Screening for Psychopathy: Validation of the Psychopathic Personality Inventory-Short Form with Reference Scores
ABSTRACT The current study reports validation results for the Psychopathic Personality Inventory (PPI) and its subscales, and for a newly developed PPI-Short Form (PPI-SF) in forensic and non-forensic populations. We also provide criterion reference scores for the PPI and the PPI-SF. In Study 1, we used PPI data from 1,065 participants and supplementary PCL-R data from a subsample of 91 forensic offenders. Mokken scale analysis was used to construct the PPI-SF. In Study 2, PPI-SF and PCL-R data were collected from 60 participants. The study yielded promising but preliminary support for the construct validity of the PPI and the PPI-SF. The PPI-SF is of interest for risk assessment because of its (a) strong relationship with the PCL-R total score and (b) subscales known for their predictive value for violence and criminal recidivism.
Article: The aggression questionnaire.[Show abstract] [Hide abstract]
ABSTRACT: A new questionnaire on aggression was constructed. Replicated factor analyses yielded 4 scales: Physical Aggression, Verbal Aggression, Anger, and Hostility. Correlational analysis revealed that anger is the bridge between both physical and verbal aggression and hostility. The scales showed internal consistency and stability over time. Men scored slightly higher on Verbal Aggression and Hostility and much higher on Physical Aggression. There was no sex difference for Anger. The various scales correlated differently with various personality traits. Scale scores correlated with peer nominations of the various kinds of aggression. These findings suggest the need to assess not only overall aggression but also its individual components.Journal of Personality and Social Psychology 10/1992; 63(3):452-9. · 5.08 Impact Factor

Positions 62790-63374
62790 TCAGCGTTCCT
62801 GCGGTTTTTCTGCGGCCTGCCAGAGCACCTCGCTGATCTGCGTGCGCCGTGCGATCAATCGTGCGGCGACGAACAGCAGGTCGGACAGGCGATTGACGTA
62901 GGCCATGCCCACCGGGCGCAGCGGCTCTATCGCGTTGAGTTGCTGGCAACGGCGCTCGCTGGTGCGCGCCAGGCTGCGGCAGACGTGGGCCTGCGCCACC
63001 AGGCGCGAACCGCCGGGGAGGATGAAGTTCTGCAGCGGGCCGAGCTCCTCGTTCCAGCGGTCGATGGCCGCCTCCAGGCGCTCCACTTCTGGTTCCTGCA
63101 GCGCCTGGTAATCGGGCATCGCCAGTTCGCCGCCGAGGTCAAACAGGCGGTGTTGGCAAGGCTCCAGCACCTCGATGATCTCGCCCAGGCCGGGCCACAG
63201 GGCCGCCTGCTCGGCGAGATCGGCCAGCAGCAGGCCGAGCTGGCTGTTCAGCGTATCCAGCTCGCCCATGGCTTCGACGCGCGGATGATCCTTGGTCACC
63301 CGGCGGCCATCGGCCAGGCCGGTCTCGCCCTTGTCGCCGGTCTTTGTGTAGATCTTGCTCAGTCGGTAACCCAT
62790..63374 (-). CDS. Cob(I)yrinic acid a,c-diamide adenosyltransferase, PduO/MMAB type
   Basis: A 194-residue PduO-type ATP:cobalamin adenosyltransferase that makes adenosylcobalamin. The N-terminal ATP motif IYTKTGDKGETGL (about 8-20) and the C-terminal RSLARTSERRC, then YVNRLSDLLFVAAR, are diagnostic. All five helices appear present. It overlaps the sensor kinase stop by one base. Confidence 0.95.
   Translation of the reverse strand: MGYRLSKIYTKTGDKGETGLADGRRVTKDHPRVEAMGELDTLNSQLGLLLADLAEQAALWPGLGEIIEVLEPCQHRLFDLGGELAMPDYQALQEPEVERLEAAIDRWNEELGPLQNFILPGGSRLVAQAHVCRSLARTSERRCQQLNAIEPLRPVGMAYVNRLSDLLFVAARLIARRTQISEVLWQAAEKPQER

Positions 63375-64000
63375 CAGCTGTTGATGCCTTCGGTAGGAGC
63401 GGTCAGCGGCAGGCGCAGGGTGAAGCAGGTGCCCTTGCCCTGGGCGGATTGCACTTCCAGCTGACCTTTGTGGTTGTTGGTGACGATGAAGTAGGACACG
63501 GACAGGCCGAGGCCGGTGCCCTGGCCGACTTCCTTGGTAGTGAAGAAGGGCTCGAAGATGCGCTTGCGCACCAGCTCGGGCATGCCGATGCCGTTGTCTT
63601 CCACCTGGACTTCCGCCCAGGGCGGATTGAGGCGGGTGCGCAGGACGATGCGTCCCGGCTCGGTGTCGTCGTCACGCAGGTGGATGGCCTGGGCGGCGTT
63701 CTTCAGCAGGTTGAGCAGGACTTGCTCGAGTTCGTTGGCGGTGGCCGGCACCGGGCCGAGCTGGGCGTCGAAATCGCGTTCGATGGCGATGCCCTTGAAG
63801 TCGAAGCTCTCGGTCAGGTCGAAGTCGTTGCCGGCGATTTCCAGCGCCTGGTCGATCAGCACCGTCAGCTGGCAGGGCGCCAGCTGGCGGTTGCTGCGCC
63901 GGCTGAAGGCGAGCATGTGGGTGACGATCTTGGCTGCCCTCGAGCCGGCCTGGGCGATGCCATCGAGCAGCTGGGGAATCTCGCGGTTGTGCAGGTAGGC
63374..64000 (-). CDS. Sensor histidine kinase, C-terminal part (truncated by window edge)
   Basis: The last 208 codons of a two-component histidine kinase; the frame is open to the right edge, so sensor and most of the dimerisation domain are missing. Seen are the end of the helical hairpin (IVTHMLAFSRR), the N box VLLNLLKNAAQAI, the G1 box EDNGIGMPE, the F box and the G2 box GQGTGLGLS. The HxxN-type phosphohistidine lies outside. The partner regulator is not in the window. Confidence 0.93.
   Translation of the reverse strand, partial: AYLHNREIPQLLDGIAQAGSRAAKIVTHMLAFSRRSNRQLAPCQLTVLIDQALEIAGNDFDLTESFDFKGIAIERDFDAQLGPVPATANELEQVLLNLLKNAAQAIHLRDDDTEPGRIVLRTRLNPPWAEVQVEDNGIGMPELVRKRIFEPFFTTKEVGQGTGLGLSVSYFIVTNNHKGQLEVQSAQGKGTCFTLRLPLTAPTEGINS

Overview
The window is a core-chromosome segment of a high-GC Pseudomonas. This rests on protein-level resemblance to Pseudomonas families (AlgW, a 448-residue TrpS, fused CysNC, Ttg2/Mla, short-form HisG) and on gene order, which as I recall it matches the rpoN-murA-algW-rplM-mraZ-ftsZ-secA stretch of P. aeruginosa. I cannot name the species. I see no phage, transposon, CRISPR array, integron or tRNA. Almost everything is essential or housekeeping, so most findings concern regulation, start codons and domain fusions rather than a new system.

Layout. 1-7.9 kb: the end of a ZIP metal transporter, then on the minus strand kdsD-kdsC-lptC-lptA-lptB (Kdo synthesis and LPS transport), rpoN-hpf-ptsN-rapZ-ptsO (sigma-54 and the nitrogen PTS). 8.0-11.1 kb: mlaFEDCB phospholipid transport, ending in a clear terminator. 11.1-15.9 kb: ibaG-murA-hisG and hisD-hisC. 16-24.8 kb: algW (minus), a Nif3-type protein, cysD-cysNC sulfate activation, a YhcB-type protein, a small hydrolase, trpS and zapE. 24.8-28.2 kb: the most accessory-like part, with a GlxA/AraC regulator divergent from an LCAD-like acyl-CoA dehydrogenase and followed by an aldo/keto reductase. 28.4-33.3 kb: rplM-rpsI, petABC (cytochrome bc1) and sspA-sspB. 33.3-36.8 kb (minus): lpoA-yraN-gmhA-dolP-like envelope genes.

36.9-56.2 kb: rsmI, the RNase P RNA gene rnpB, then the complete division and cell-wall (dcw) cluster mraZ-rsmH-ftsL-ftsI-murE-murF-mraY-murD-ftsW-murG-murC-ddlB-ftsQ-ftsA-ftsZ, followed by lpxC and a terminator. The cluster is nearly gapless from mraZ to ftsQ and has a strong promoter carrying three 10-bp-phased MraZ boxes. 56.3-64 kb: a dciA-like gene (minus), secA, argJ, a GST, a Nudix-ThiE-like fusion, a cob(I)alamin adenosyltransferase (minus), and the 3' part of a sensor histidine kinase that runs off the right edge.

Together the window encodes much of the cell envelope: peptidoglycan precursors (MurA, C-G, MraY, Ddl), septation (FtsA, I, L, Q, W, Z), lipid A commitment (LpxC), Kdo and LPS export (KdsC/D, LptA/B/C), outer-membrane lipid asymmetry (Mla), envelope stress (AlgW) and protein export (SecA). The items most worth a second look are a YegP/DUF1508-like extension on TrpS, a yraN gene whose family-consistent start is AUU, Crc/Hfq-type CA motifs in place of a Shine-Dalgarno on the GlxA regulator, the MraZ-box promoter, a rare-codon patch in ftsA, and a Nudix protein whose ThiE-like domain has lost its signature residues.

- [Show abstract] [Hide abstract]
ABSTRACT: Research on psychopathology has been hindered by persisting difficulties and controversies regarding its assessment. The primary goals of this set of studies were to (a) develop, and initiate the construct validation of, a self-report measure that assesses the major personality traits of psychopathy in noncriminal populations and (b) clarify the nature of these traits via an exploratory approach to test construction. This measure, the Psychopathic Personality Inventory (PPI), was developed by writing items to assess a large number of personality domains relevant to psychopathy and performing successive item-level factor analyses and revisions on three undergraduate samples. The PPI total score and its eight subscales were found to possess satisfactory internal consistency and test-retest reliability. In four studies with undergraduates, the PPI and its subscales exhibited a promising pattern of convergent and discriminant validity with self-report, psychiatric interview, observer rating, and family history data. In addition, the PPI total score demonstrated incremental validity relative to several commonly used self-report psychopathy-related measures. Future construct validation studies, unresolved conceptual issues regarding the assessment of psychopathy, and potential research uses of the PPI are outlined.Journal of Personality Assessment 07/1996; 66(3):488-524. · 1.29 Impact Factor
- [Show abstract] [Hide abstract]
ABSTRACT: The hospital anxiety and depression scale (HADS) measures anxiety and depressive symptoms and is widely used in clinical and nonclinical populations. However, there is some debate about the number of dimensions represented by the HADS. In a sample of 534 Dutch cardiac patients, this study examined (a) the dimensionality of the HADS using Mokken scale analysis and factor analysis and (b) the scale properties of the HADS. Mokken scale analysis and factor analysis suggested that three dimensions adequately capture the structure of the HADS. Of the three corresponding scales, two scales of five items each were found to be structurally sound and reliable. These scales covered the two key attributes of anxiety and (anhedonic) depression. The findings suggest that the HADS may be reduced to a 10-item questionnaire comprising two 5-item scales measuring anxiety and depressive symptoms.Assessment 10/2010; 19(3):337-53. · 2.01 Impact Factor